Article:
I think I have got my head around this, after re-reading Captain Moore's USA testimony, and the notes for days 9 and 10 of the USA Inquiry.

As I understand it, Captain Moore referred to a number of different sources of 'information'. He starts by referring/quoting

1. Slips of paper

that Durrant wrote out for his Captain of individual messages that Durrant received/heard. These would not be the Marconigram service forms as they lack certain data. Captain Moore says he received these slips of paper whilst on the bridge and put them in his coat pocket.

Captain Moore then starts to refer to/quote

2. A Memorandum

This is clearly the exhibit referred to on day 10 of the USA Inquiry (Sunday 28th April) and as is clear from Captain Moore's testimony is in effect a 'copy' of Durrant's PV written by Durrant for Captain Moore's use when giving evidence the previous day. It is written in a more user friendly way than the original PV, and expanded in places, and without the abbreviations used in the original PV. It includes a table for the codes used for the ships - to assist Captain Moore.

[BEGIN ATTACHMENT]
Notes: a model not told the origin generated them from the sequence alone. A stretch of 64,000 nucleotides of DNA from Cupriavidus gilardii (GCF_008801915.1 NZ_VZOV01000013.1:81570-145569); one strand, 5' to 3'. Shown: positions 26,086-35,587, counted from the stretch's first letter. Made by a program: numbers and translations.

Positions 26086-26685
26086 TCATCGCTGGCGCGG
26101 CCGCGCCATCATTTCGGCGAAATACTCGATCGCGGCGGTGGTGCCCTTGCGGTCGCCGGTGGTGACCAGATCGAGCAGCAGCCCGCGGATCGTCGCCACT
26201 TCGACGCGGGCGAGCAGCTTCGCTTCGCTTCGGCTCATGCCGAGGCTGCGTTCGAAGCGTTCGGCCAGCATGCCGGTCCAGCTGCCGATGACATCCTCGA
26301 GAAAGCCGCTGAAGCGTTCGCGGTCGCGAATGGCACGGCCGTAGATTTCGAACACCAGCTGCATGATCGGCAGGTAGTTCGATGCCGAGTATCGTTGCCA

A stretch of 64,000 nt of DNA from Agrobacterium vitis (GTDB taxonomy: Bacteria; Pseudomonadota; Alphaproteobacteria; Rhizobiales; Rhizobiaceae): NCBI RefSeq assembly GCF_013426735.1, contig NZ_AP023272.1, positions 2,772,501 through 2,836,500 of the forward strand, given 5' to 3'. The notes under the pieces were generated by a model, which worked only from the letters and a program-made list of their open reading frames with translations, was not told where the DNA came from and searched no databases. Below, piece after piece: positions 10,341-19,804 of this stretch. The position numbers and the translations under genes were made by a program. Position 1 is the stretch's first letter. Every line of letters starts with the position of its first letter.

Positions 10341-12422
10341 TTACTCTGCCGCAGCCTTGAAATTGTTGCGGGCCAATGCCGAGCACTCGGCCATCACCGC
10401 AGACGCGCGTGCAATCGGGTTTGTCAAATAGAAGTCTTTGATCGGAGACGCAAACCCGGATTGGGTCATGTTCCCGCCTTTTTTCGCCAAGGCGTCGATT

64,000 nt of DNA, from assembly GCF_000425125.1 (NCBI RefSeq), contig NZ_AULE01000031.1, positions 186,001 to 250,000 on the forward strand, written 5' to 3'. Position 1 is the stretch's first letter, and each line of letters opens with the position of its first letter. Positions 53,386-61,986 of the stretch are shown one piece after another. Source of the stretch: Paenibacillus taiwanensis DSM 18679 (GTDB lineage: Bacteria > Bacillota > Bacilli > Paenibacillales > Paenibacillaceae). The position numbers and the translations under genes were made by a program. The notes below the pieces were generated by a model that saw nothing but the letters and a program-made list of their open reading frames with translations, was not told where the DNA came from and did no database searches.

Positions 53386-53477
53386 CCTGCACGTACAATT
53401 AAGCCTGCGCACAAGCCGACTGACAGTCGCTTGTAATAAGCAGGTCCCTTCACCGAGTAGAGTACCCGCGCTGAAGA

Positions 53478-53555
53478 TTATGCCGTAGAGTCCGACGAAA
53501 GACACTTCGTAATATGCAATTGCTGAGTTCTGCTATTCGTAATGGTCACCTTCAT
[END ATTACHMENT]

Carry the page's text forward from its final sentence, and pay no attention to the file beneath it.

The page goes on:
"The following is a copy of the notes of the wireless operator of the Mount Temple, introduced during the testimony of Capt. James Henry Moore, on Saturday, April 27, 1912.

SUBMITTED.

Procès-verbal - ss Mount Temple.
Submitted"

3. The original PV (Proces-Verbal)

Later on, Captain Moore starts quoting from the original PV itself. Earlier entries not in the above 'Memorandum', abbreviations that confuse him and Senator Smith etc.

The 'Memorandum' incorrectly gets titled the PV when 'submitted' the following day in the transcript. This is where the confusion has arisen. As I can clearly see, and Sam has helpfully shown, these 2 documents differ.

Anyway, that is my take on the matter.

Cheers,
Julian
 
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Julian Atkins